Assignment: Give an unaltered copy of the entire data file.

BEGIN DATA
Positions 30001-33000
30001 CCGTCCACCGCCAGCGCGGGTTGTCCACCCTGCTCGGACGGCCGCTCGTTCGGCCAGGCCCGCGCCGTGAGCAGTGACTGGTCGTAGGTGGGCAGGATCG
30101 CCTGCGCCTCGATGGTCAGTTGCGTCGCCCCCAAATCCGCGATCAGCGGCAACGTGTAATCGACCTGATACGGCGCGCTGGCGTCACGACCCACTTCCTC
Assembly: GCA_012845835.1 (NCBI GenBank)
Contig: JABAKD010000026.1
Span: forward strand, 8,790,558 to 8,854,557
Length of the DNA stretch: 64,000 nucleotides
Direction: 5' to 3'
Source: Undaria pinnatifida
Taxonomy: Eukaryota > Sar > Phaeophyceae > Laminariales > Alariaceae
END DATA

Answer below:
Positions 30001-33000
30001 CCGTCCACCGCCAGCGCGGGTTGTCCACCCTGCTCGGACGGCCGCTCGTTCGGCCAGGCCCGCGCCGTGAGCAGTGACTGGTCGTAGGTGGGCAGGATCG
30101 CCTGCGCCTCGATGGTCAGTTGCGTCGCCCCCAAATCCGCGATCAGCGGCAACGTGTAATCGACCTGATACGGCGCGCTGGCGTCACGACCCACTTCCTC
Assembly: GCA_012845835.1 (NCBI GenBank)
Contig: JABAKD010000026.1
Span: forward strand, 8,790,558 to 8,854,557
Length of the DNA stretch: 64,000 nucleotides
Direction: 5' to 3'
Source: Undaria pinnatifida
Taxonomy: Eukaryota > Sar > Phaeophyceae > Laminariales > Alariaceae